12/17/2014 10:13 pm ET Updated Dec 06, 2017

It's an Accessible Life: My 24-Hour Journey



The white Christmas I'm thinking about this season has nothing to do with snow. Rather, it's all about a site specific art installation that occurred this October.
My friend (and son-in-law's mother, to be precise) Mary Dickey is an artist living and working in America's heartland -- Reedsburg, Wisconsin. Mary was selected as one of the 13 professional artists (from Wisconsin, Minnesota, Illinois, Kansas, Washington D.C., New York, California and New Mexico) to create a work of art for the 2014 Farm/Art DTour which is a 50-mile self-guided back roads tour by car, bike or buggy through the beautiful, unglaciated hills and valleys of Sauk County, Wisconsin. Mary's artwork, a roadside shrine titled "A Call to Beauty" would feel right at home in Narnia; her wonderland in white instantly piques one's imagination and stirs the soul. From Mary's point of view it's a different approach to urban design that acknowledges and celebrates the environment. And so I'd like to celebrate Mary, her exquisite talent and the local community that inspires her work.


"A Call to Beauty" asks us to contemplate the idea of a creation and our place in it. It is a work of art inspired by Wisconsin's rich history of made environments and the profound unity of nature. Mary's piece invites one to leave the everyday, enthrone oneself and let the cherished white deer lead one's vision to the beauty of the Wisconsin countryside (to paraphrase the official event guide). The shrine was constructed and installed with the help of many of Mary's friends, especially Pat and Don Yanke who donated their barn and hours of expertise and hands-on help.
As Mary relates, "Don is a retired stonemason and problem solver extraordinaire, while Pat, retired from banking, is an artistic soul and mosaic expert. Other helpers included Nancy Appleyard, Patrice Luer, Annette Mahler, and Brandon Yanke. Actual installation was facilitated by Jeff, Pat, and Megan Wyman and Carolyn Brown, and landowner Tom Gillen."


Mary's inspiration to include the white deer was motivated in part by a tragic event. There is a herd of local white deer near the Yanke property in rural Sauk County, Wisconsin. Several years ago during hunting season, hunters shot and killed several of the herd, which are cherished and protected by the neighboring farmers and landowners. Outrage at their killing led to a campaign to educate folks about the existence and importance of the white deer. Mary quotes the following from the Lac du Flambeau tribe as being influential in her decision to include the white deer in her piece: "The white deer in Ojibway culture represents the sacredness of all living things. They should be left alone, never hunted or bothered. When we see them, we should take notice of our own spirituality and think about where we are with it." (Quote attributed to a Lac du Flambeau elder telling about creation and the assignment of roles as leaders to different animals.)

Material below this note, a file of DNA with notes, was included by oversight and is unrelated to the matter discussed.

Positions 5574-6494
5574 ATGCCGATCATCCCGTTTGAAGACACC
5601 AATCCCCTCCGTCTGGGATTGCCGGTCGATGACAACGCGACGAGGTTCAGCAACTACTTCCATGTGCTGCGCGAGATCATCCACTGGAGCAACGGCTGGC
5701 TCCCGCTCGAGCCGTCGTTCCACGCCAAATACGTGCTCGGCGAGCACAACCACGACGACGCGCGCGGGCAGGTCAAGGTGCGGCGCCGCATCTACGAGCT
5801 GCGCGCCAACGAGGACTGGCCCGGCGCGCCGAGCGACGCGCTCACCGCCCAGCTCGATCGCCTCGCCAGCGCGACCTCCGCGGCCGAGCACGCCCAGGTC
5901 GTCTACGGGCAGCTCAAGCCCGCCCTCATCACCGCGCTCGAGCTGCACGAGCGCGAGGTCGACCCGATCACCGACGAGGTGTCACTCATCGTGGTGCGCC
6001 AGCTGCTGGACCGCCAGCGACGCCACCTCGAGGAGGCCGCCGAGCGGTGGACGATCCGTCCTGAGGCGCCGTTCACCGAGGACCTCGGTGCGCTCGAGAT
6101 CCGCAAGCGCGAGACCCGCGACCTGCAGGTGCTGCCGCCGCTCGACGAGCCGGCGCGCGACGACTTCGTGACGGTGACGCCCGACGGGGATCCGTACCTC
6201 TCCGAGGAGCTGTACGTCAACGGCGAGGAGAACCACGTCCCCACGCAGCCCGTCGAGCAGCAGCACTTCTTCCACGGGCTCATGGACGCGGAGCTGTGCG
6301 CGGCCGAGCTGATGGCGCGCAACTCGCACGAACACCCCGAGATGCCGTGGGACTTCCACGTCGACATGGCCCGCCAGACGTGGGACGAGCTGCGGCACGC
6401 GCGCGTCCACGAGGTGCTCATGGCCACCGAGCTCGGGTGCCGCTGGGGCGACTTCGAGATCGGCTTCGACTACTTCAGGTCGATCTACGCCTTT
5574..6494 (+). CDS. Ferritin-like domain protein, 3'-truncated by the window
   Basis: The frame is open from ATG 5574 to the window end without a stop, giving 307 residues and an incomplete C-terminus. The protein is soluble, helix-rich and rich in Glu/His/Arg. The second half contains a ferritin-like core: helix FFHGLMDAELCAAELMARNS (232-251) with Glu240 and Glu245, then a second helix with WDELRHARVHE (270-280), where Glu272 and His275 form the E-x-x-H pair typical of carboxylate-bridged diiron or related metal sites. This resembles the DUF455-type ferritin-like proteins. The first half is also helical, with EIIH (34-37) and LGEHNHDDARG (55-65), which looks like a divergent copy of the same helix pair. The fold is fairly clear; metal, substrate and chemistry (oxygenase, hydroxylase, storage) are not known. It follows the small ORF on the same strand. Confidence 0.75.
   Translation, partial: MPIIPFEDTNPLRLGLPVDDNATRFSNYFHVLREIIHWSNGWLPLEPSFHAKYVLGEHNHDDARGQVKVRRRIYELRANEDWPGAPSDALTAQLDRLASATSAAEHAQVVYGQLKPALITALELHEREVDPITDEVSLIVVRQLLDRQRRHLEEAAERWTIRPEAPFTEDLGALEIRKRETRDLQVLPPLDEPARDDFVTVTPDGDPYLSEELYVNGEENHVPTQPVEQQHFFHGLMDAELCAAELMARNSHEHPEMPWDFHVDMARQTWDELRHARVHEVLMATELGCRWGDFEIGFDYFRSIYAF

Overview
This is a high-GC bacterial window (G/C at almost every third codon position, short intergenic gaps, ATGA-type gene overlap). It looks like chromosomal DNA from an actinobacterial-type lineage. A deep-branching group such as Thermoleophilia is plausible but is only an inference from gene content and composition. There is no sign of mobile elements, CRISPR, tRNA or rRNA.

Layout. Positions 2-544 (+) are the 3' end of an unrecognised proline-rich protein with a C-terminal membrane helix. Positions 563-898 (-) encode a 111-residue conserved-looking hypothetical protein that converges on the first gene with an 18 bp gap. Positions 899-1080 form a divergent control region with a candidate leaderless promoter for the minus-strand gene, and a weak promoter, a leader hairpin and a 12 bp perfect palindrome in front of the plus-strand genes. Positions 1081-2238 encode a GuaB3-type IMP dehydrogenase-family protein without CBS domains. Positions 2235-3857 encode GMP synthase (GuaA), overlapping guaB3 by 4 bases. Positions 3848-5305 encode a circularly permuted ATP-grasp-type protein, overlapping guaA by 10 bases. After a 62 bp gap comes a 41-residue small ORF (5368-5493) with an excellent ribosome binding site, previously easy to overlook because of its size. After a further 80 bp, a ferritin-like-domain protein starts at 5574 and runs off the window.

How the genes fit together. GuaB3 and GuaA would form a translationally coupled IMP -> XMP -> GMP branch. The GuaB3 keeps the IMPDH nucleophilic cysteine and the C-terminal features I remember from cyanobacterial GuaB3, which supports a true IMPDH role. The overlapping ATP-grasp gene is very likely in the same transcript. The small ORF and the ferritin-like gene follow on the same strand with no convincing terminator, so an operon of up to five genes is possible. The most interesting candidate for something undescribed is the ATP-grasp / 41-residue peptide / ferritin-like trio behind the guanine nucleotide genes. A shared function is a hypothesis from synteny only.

This is an important moment in time for women artists everywhere. In the past month, we've witnessed Georgia O'Keeffe become "the world's most expensive woman painter" (per the Financial Times, 29/30 November 2014) following the sale of "Jimson Weed/White Flower No. 1" (1932) which made $44.4m at auction at Sotheby's -- nearly triple its estimate. And arriving in theaters on Christmas Day is the film "Big Eyes" which is based on the true story of Walter Keane, a successful midcentury painter (1950s/'60s) who gained notoriety via paintings of waifs with big eyes -- painted, in fact, by his wife Margaret who at 97 lives and still paints in San Francisco.

Mary Dickey is an artist who solidly remains true to her roots. She resides in rural Dane County and is represented by River Arts on Water Gallery, 590 Water Street, Prairie du Sac, Wisconsin. To learn more about Mary, her work and the Fermentation Fest and Farm/Art DTour, please visit the following websites:

And so in celebrating Mary, I salute all women artists: be forever true to self and inspired always.

May your Christmas be merry and bright - and even white for that matter - if the fates allow.